Once upon a time, we tried to code policy positions into our programs. It didn’t — it really didn’t — work well. Then in 2016, some developers at a company they called Styra came up with Open Policy Agent (OPA, pronounced “oh-pa”) for cloud native environments. With OPA, policy enforcement in code became much more practical. Styra recently commercialized OPA into a three-tier offering called Declarative Authorization Service (DAS). Now, Styra has taken another step forward with it by using HashiCorp‘s Terraform to extend DAS guardrails to public cloud storage, network, and compute resource configuration in Styra DAS for Terraform.
With this offering, you can deploy DAS on AWS, Google Cloud Platform, and Azure. Additionally, Styra DAS will now provide a unified policy-as-code solution, built on OPA, to ensure cloud infrastructure, Kubernetes, and service mesh deployments are secure and compliant. I like this idea. I like this idea a lot.
If you’re new to OPA, you should know it’s an open source, general-purpose policy engine that unifies policy enforcement across the cloud stack. You write your policies in its high-level declarative language, Rego. This is based on the old Prolog-based Datalog query language. With Rego, you can specify policy as code and create simple APIs to offload policy decision-making from your software. You can then use OPA to enforce policies in microservices, Kubernetes, CI/CD pipelines, API gateways, and more.
What exactly are we talking about with a policy engine? Torin Sandall, Styra Software Engineer and OPA Technical Lead, explained, “policy means different things to different people in different contexts. In the context of software systems, policies are the rules that govern how the system behaves.”
So, for instance, is “Joe User” allowed to change a service’s configuration? Is this VM allowed to accept TCP connections from that VM? Which host can these containers be deployed on? And so on. Using Rego policies, the OPA policy engine takes “policy and data as input and produces answers to policy questions as output.”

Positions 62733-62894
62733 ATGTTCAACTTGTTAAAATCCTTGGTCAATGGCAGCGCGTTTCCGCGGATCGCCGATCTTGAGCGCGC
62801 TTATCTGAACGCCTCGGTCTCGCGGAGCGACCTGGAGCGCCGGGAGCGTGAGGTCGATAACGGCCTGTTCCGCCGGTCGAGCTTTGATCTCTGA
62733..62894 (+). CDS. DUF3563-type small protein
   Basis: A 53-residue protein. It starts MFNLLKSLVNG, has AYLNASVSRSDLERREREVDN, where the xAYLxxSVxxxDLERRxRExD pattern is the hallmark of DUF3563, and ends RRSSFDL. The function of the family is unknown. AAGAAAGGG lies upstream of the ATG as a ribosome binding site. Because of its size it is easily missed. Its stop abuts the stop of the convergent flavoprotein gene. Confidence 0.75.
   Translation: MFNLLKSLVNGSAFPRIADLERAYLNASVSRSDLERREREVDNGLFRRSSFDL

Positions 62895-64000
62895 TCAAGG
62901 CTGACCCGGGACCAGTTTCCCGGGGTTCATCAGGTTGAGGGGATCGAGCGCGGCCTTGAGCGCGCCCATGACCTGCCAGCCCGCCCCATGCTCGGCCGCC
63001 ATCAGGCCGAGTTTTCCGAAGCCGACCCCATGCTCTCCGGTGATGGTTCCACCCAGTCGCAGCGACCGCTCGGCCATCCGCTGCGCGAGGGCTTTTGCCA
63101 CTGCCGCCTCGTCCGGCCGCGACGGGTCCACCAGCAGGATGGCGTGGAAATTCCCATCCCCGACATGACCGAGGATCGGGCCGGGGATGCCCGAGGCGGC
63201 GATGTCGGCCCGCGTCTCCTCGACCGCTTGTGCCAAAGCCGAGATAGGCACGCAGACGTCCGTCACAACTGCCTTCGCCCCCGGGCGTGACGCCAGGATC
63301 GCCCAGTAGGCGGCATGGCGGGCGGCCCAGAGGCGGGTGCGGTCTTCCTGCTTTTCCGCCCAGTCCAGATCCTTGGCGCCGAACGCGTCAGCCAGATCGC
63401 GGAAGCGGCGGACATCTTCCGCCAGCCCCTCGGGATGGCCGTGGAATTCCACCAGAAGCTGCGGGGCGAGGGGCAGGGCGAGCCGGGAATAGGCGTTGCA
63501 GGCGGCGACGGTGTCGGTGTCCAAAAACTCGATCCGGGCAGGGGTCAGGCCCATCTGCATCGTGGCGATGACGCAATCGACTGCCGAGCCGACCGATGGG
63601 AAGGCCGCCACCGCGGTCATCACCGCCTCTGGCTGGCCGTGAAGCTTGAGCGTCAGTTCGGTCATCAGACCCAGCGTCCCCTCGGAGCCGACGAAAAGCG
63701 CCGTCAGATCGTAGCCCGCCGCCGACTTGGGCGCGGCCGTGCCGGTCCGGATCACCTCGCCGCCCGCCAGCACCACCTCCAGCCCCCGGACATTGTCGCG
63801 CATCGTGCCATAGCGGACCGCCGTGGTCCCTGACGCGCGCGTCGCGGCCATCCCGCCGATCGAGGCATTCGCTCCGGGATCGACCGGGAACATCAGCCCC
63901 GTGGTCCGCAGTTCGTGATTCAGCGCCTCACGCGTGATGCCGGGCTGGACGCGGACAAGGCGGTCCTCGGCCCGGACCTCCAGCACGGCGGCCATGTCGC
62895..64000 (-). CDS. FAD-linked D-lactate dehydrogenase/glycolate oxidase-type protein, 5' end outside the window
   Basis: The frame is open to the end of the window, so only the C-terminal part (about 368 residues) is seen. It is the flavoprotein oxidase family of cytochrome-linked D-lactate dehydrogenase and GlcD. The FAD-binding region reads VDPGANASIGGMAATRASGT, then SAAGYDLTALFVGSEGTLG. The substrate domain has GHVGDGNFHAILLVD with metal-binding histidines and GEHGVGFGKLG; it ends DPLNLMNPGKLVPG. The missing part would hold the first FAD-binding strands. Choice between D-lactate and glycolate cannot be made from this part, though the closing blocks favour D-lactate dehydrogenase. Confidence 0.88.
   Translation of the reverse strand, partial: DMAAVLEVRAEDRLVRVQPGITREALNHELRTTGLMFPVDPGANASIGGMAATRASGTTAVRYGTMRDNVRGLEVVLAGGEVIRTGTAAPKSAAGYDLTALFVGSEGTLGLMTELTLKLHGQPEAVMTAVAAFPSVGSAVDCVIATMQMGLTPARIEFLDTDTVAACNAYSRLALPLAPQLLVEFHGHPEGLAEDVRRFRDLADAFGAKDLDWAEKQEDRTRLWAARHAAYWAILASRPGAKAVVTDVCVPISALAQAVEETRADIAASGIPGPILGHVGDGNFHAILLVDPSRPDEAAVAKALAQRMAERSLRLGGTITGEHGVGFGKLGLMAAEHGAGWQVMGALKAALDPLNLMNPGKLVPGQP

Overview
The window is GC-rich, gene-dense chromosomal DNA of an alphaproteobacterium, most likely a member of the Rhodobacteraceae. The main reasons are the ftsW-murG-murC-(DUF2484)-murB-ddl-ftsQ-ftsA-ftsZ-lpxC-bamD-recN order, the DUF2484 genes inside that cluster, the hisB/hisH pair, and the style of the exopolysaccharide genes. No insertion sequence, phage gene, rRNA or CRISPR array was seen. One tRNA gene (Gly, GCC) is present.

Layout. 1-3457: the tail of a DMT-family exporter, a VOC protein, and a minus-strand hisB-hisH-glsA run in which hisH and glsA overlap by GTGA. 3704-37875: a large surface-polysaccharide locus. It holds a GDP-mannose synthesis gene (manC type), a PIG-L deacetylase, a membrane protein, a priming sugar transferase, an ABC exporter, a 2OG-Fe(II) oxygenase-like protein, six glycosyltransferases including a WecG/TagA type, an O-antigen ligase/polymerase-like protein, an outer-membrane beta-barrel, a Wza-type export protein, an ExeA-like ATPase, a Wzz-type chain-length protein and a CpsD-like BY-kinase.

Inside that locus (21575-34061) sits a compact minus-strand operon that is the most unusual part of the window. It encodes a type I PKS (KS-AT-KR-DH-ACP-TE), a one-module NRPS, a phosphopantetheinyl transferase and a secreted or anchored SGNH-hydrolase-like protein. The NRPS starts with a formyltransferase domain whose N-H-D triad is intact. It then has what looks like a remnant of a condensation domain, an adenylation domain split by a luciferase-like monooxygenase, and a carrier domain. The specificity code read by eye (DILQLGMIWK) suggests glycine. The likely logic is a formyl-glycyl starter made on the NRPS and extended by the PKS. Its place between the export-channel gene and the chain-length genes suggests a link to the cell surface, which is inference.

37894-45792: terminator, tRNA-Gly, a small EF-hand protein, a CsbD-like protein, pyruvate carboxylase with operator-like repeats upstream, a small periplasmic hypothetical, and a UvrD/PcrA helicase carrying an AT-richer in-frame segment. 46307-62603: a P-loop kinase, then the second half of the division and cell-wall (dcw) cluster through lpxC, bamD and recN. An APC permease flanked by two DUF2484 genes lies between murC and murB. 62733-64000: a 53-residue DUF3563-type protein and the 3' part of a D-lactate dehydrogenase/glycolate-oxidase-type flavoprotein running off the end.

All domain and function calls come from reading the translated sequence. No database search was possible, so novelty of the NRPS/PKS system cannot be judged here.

This is very powerful. Chances are, now, for example, you make security policy decisions using general rules and ad hoc tools. That’s a lot of work. Can your IT team really continue to do their work and secure their systems in the ever more complex world of cloud native computing? I doubt it.
Sure your engineers and security teams could manage and secure a dozen or so systems, but hundreds or even thousands of disparate components in a modern cloud application? No, your people need help.
That’s where Styra DAS to Terraform cloud infrastructure control plane comes in. With it, your teams can:
- Eliminate ongoing management of custom tooling and speed deployment with a single policy framework for cloud infrastructure authorization.
- Manage the entire lifecycle of the cloud platform from design to deployment.
- Eliminate policy silos with a single platform for cross-team collaboration.
- Automate configuration validation, deploy platform security based on proven standards, and prove compliance.
- Get started quickly with a library of security policies built by OPA’s founders.
Want to give it a try? You can sign up for a Styra DAS Free trial and see if it works for you. I bet you’ll be glad you did.
HashiCorp and Styra are sponsors of The New Stack.